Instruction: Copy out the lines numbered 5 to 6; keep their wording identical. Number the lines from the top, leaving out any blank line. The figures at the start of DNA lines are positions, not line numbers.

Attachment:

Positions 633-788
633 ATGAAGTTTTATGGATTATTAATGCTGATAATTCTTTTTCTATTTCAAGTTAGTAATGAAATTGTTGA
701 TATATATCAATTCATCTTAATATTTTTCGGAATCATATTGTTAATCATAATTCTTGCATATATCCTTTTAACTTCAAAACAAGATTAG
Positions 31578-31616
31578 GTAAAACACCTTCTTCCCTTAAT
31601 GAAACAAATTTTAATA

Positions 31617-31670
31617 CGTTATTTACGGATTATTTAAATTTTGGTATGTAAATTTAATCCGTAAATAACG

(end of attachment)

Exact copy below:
31578 GTAAAACACCTTCTTCCCTTAAT
31601 GAAACAAATTTTAATA